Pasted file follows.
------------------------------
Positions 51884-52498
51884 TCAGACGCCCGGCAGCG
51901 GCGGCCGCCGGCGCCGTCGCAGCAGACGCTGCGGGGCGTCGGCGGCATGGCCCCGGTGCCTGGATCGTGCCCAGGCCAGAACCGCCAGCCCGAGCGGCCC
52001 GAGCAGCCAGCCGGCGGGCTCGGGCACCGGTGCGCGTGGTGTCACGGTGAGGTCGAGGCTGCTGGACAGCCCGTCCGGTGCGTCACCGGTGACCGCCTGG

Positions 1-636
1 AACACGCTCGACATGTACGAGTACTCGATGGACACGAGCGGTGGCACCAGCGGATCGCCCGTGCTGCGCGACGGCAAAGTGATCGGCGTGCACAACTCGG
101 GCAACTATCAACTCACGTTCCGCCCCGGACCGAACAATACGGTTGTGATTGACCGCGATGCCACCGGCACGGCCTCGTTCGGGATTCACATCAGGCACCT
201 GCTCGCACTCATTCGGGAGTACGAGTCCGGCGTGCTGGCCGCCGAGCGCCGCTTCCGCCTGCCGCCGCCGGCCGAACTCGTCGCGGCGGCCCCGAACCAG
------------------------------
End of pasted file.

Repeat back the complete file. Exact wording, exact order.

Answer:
Positions 51884-52498
51884 TCAGACGCCCGGCAGCG
51901 GCGGCCGCCGGCGCCGTCGCAGCAGACGCTGCGGGGCGTCGGCGGCATGGCCCCGGTGCCTGGATCGTGCCCAGGCCAGAACCGCCAGCCCGAGCGGCCC
52001 GAGCAGCCAGCCGGCGGGCTCGGGCACCGGTGCGCGTGGTGTCACGGTGAGGTCGAGGCTGCTGGACAGCCCGTCCGGTGCGTCACCGGTGACCGCCTGG

Positions 1-636
1 AACACGCTCGACATGTACGAGTACTCGATGGACACGAGCGGTGGCACCAGCGGATCGCCCGTGCTGCGCGACGGCAAAGTGATCGGCGTGCACAACTCGG
101 GCAACTATCAACTCACGTTCCGCCCCGGACCGAACAATACGGTTGTGATTGACCGCGATGCCACCGGCACGGCCTCGTTCGGGATTCACATCAGGCACCT
201 GCTCGCACTCATTCGGGAGTACGAGTCCGGCGTGCTGGCCGCCGAGCGCCGCTTCCGCCTGCCGCCGCCGGCCGAACTCGTCGCGGCGGCCCCGAACCAG